I’m a big fan of the pop-up books created by Robert Sabuda and Matthew Reinhart. My favorites are Sabuda’s adaptations of Lewis Carroll’s Alice in Wonderland and Clement Clarke Moore’s The Night Before Christmas and Reinhart’s Star Wars: A Pop-Up Guide to the Galaxy and Mommy? (with a story by Maurice Sendak.How delightful then that his apprentice) and his
Last November, Sterling Publishing brought out Moby-Dick: A Pop-Up Book, created by Sam Ita, who studied graphic design at Pratt Institute in Brooklyn and apprenticed for five years with Sabuda and Reinhart, working on pop-up titles such as America the Beautiful, Encyclopedia Prehistorica, and Mommy?. He’s created some fabulous Christmas cards for the Museum of Modern Art too.
Ita retains Melville’s dialogue and dramatizes some of my favorite scenes. Here’s a taste, though no 2-D picture can really convey what it’s like to open the book and see the Pequod popup up from its pages.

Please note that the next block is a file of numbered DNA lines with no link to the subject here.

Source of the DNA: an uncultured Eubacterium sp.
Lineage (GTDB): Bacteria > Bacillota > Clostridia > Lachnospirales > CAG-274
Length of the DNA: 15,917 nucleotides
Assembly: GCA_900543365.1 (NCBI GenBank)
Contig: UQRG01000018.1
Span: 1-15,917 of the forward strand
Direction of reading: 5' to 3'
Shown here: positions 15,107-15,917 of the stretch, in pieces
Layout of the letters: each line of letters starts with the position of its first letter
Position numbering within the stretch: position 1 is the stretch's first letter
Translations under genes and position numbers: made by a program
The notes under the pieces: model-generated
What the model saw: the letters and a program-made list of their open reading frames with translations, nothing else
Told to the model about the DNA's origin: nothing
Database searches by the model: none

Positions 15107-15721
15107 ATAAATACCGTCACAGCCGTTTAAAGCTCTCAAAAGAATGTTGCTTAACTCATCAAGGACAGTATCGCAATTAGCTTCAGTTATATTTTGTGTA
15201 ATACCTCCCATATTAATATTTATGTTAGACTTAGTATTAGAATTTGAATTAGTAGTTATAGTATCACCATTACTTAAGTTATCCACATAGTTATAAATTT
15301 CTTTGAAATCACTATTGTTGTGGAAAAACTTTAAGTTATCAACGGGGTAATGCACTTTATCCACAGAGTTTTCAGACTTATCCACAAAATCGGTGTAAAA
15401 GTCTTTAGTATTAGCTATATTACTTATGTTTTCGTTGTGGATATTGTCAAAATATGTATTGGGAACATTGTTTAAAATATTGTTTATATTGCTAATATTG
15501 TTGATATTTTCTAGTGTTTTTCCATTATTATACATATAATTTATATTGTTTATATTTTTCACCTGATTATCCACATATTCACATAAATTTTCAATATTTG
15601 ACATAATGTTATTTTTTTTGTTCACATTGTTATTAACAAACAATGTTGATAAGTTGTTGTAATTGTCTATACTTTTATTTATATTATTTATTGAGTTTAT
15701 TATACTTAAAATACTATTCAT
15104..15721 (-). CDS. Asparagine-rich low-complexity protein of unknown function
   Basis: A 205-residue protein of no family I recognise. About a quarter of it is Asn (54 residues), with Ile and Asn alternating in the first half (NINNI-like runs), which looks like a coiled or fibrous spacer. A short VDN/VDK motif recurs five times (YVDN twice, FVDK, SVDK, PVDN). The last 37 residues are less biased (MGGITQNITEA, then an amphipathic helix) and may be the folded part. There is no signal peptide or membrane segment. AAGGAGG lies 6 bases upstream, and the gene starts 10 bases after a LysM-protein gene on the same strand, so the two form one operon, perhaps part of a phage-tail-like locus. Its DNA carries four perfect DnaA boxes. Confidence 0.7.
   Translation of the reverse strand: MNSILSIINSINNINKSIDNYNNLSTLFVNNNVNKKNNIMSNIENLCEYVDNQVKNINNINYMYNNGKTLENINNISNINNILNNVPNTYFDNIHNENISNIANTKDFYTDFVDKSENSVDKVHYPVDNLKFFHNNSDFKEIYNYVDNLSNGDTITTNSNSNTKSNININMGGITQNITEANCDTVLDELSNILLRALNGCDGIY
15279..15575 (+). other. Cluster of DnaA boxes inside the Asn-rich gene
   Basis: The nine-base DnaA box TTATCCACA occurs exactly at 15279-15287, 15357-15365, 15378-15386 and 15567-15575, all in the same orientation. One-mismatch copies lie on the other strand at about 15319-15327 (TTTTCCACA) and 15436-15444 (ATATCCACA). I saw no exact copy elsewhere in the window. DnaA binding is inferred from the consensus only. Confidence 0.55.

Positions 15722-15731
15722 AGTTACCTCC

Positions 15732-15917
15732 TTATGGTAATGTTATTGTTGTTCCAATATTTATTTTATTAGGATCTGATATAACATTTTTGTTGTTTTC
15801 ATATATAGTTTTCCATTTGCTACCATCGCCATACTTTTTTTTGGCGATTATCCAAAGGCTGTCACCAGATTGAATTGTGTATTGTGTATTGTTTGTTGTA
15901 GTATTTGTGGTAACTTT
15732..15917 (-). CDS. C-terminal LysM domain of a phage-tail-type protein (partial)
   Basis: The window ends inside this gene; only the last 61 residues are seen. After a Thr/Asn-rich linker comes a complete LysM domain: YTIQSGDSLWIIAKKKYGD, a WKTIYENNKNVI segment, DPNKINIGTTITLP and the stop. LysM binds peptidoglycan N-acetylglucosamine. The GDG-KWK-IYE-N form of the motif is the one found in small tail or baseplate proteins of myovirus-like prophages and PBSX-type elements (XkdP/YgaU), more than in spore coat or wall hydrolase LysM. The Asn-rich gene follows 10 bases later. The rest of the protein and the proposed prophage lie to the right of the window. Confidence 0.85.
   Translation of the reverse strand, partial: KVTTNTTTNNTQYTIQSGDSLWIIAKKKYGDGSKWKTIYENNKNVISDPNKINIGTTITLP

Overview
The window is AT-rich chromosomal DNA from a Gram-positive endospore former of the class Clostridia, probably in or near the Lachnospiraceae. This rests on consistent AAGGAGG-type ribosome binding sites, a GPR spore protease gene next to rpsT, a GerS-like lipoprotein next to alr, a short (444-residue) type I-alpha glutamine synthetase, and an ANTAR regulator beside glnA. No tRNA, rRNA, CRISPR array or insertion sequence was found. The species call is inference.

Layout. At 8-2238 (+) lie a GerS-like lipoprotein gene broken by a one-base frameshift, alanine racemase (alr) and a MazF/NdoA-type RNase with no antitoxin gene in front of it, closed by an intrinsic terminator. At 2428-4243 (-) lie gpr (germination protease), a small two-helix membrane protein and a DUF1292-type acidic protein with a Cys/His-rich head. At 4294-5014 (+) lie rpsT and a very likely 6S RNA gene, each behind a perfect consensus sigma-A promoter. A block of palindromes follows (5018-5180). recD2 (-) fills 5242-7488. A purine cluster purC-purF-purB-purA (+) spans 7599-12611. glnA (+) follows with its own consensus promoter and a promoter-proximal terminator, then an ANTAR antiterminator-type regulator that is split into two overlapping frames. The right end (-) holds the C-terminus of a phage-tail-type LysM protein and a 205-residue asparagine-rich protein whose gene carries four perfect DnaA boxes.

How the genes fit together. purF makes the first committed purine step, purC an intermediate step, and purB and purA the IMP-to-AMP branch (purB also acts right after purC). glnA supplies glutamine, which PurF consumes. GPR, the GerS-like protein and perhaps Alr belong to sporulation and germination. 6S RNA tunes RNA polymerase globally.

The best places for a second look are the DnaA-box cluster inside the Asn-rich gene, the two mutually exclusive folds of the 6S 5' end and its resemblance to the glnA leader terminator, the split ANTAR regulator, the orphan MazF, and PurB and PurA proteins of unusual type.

Left: “Call me Ishmael”; right; Ishmael in bed at the Spouter Inn.
adult pop-up books
ooh! sounds kinky.
I was at a friend’s house this weekend and noticed on his bookshelf a “pop-up book of nightmares”, which seems like a great idea. I dig the idea of using Melville’s dialogue; but how much of it can he use with such big lettering? I was looking at a pop-up Alice in Wonderland recently which included longish text excerpts, printed in a small font, on cards that were part of the pop-up mechanism. — And still only a small proportion of the original text was present.